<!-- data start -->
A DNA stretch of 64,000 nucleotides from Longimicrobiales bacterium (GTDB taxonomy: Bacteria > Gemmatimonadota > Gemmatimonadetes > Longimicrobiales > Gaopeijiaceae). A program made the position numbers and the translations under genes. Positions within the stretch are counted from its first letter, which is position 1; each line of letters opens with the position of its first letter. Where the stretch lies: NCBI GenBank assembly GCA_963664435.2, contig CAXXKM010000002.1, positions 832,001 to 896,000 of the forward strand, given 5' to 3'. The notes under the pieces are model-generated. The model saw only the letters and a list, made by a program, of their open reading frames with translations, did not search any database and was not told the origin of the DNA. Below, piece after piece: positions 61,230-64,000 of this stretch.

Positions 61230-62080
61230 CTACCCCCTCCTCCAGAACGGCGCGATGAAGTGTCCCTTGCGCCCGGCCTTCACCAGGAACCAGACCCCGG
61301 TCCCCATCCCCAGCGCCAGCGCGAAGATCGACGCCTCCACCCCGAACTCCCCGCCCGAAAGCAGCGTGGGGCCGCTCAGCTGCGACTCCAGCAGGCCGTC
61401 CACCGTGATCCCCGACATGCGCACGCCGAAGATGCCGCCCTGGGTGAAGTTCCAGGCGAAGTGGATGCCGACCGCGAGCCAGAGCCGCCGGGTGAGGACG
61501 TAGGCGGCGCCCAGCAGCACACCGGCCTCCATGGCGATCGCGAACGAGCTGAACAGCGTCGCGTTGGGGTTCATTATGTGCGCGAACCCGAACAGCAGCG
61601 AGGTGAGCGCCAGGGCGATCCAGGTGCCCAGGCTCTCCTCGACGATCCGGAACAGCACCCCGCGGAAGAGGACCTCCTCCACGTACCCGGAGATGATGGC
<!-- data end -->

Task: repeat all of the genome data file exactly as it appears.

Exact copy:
A DNA stretch of 64,000 nucleotides from Longimicrobiales bacterium (GTDB taxonomy: Bacteria > Gemmatimonadota > Gemmatimonadetes > Longimicrobiales > Gaopeijiaceae). A program made the position numbers and the translations under genes. Positions within the stretch are counted from its first letter, which is position 1; each line of letters opens with the position of its first letter. Where the stretch lies: NCBI GenBank assembly GCA_963664435.2, contig CAXXKM010000002.1, positions 832,001 to 896,000 of the forward strand, given 5' to 3'. The notes under the pieces are model-generated. The model saw only the letters and a list, made by a program, of their open reading frames with translations, did not search any database and was not told the origin of the DNA. Below, piece after piece: positions 61,230-64,000 of this stretch.

Positions 61230-62080
61230 CTACCCCCTCCTCCAGAACGGCGCGATGAAGTGTCCCTTGCGCCCGGCCTTCACCAGGAACCAGACCCCGG
61301 TCCCCATCCCCAGCGCCAGCGCGAAGATCGACGCCTCCACCCCGAACTCCCCGCCCGAAAGCAGCGTGGGGCCGCTCAGCTGCGACTCCAGCAGGCCGTC
61401 CACCGTGATCCCCGACATGCGCACGCCGAAGATGCCGCCCTGGGTGAAGTTCCAGGCGAAGTGGATGCCGACCGCGAGCCAGAGCCGCCGGGTGAGGACG
61501 TAGGCGGCGCCCAGCAGCACACCGGCCTCCATGGCGATCGCGAACGAGCTGAACAGCGTCGCGTTGGGGTTCATTATGTGCGCGAACCCGAACAGCAGCG
61601 AGGTGAGCGCCAGGGCGATCCAGGTGCCCAGGCTCTCCTCGACGATCCGGAACAGCACCCCGCGGAAGAGGACCTCCTCCACGTACCCGGAGATGATGGC